The Bhagavad Gītā is one of India’s most revered spiritual books for good reason: It contains everything you need to know. A dialogue between the warrior, Arjuna, and his chariot driver, Krishna — who also happens to be an incarnation of the divine — it’s a gripping drama, an instruction manual for life, and one of the most concise articulations of the search for higher meaning that’s ever been written. For English speakers, I recommend the translation and commentary by Eknath Easwaran, which goes down easy.

By Eknath Easwaran, Vyasa,

Why should I read it?

2 authors picked The Bhagavad Gita as one of their favorite books, and they share why you should read it.

What is this book about?

The Bhagavad Gita, "The Song of the Lord," is probably the best known of all the Indian scriptures, and Easwaran's clear, accessible translation is the best-selling edition. The Gita opens dramatically, with prince Arjuna collapsing in anguish on the brink of a war that he doesn't want to fight. Arjuna has lost his way on the battlefield of life, and turns to his spiritual guide, Sri Krishna, the Lord himself. Krishna replies in 700 verses of sublime instruction on living and dying, loving and working, and the nature of the soul. This book includes an extensive and very readable introduction,…


By Christopher Hitchens,

Book cover of Mortality

Loren Mayshark Author Of Death: An Exploration: Learning To Embrace Life's Most Feared Mystery

From the list on the art of living and dying.

Who am I?

Loren Mayshark is the author of three non-fiction books. His first book Death: An Exploration won the 2016 Beverly Hills Book Award in the category of Death & Dying and was selected as the honorable mention recipient for the book of the year in the 2016 Foreword INDIES Awards in the category of Grief/Grieving (Adult Nonfiction). Mayshark has a BA in World History with a minor in World Religion from Manhattanville College.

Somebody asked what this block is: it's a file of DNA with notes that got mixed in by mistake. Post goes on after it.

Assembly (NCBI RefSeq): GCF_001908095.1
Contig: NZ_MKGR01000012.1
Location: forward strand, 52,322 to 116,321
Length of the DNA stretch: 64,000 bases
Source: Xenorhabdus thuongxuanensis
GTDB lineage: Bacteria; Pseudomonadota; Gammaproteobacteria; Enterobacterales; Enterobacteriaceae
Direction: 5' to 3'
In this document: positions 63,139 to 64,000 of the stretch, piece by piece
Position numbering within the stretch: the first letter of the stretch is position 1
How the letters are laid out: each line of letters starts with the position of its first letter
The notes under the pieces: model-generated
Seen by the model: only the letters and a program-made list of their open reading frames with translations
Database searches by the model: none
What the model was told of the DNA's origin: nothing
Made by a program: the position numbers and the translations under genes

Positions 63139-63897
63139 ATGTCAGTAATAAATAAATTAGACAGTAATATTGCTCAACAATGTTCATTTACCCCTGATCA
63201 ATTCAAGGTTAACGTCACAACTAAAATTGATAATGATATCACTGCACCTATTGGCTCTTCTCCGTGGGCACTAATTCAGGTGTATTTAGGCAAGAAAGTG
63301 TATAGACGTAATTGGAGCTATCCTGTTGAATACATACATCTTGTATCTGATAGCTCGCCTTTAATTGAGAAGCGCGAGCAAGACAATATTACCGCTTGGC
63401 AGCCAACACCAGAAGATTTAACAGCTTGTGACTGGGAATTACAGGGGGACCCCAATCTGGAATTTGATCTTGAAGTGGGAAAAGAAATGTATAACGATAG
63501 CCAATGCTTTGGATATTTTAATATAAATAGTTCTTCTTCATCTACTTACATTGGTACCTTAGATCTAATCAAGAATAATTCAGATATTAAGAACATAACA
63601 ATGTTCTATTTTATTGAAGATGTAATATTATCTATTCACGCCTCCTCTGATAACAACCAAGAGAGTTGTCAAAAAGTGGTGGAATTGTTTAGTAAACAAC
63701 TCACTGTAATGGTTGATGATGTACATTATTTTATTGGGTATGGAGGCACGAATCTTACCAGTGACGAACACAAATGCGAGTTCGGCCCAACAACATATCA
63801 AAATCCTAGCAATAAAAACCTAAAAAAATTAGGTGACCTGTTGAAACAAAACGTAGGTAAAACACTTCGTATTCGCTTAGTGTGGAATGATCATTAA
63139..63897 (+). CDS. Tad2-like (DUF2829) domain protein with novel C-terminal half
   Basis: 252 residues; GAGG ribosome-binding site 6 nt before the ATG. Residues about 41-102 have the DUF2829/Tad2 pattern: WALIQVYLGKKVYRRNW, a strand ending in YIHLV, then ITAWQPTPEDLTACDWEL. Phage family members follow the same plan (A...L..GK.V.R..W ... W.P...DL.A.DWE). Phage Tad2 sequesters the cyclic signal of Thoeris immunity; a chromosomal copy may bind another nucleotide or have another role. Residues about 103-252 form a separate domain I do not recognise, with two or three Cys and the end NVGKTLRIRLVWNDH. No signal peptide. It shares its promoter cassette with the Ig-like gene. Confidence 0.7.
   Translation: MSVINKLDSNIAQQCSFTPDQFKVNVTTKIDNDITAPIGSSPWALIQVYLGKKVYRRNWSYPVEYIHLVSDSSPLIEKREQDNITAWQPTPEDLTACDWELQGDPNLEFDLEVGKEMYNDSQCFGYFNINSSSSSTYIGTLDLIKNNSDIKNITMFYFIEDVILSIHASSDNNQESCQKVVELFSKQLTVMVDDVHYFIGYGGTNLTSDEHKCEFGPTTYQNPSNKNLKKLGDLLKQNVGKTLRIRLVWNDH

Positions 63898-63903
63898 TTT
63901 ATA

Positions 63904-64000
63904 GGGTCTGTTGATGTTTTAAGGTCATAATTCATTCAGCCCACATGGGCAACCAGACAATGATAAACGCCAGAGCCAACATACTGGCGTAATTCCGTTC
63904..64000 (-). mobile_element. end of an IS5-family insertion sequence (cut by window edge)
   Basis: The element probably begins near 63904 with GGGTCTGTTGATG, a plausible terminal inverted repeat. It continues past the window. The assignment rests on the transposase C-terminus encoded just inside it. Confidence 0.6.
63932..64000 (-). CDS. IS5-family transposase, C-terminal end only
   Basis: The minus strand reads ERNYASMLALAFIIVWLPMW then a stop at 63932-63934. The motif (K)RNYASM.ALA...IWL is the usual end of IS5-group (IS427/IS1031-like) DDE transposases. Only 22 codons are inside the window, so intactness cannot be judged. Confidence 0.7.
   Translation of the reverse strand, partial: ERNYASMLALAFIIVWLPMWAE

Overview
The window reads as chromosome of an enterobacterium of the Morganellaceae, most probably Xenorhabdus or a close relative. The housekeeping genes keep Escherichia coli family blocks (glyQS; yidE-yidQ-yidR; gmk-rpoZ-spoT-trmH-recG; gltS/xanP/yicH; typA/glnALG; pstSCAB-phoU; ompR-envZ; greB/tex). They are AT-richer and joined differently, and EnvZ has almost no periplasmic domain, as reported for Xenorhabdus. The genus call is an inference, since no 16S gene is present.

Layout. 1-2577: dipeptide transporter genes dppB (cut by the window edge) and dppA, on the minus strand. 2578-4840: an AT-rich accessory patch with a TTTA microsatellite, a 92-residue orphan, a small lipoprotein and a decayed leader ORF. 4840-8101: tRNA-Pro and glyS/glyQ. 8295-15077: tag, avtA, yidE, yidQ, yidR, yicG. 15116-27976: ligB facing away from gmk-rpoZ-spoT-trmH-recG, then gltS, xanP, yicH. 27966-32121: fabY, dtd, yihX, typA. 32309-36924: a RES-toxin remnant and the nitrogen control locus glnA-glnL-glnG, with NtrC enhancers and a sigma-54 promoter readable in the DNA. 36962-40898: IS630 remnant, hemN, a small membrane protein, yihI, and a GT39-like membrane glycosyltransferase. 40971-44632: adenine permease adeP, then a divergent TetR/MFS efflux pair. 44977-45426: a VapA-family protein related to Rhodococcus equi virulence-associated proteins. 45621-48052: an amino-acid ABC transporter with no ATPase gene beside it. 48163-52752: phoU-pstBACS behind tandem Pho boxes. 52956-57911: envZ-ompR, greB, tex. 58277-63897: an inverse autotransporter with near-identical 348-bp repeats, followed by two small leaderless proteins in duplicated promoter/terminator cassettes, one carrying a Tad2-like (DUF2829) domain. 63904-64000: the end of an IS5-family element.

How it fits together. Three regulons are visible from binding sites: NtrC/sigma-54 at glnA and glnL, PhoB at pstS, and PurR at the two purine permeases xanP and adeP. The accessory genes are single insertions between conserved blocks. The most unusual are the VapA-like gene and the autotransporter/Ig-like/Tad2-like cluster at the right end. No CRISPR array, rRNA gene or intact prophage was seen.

Loren's book list on the art of living and dying

Why did Loren love this book?

Hitchens was a man on a mission with a razor sharp intellect. These precious words written while Hitchens was losing a fatal battle with cancer are fascinating and he touches on some profound ideas. I was especially struck by the conviction of a man who was a staunch atheist unflinchingly prepared for a godless death. Hitchens was not only witty, but inspirational and courageous.

By Christopher Hitchens,

Why should I read it?

1 author picked Mortality as one of their favorite books, and they share why you should read it.

What is this book about?

The starting point of this book was when Christopher Hitchens found he was being deported 'from the country of the well across the stark frontier that marks off the land of malady'. Over the next year he underwent the brutal gamut of cancer treatment, enduring huge levels of suffering and eventually losing the power of speech.

Mortality is at once an unsparingly honest account of the ravages of his disease and the climax of a lifetime's work of fierce debate and peerless prose. In this confrontation with mortality Hitchens writes eloquently of his fear of losing the ability to write,…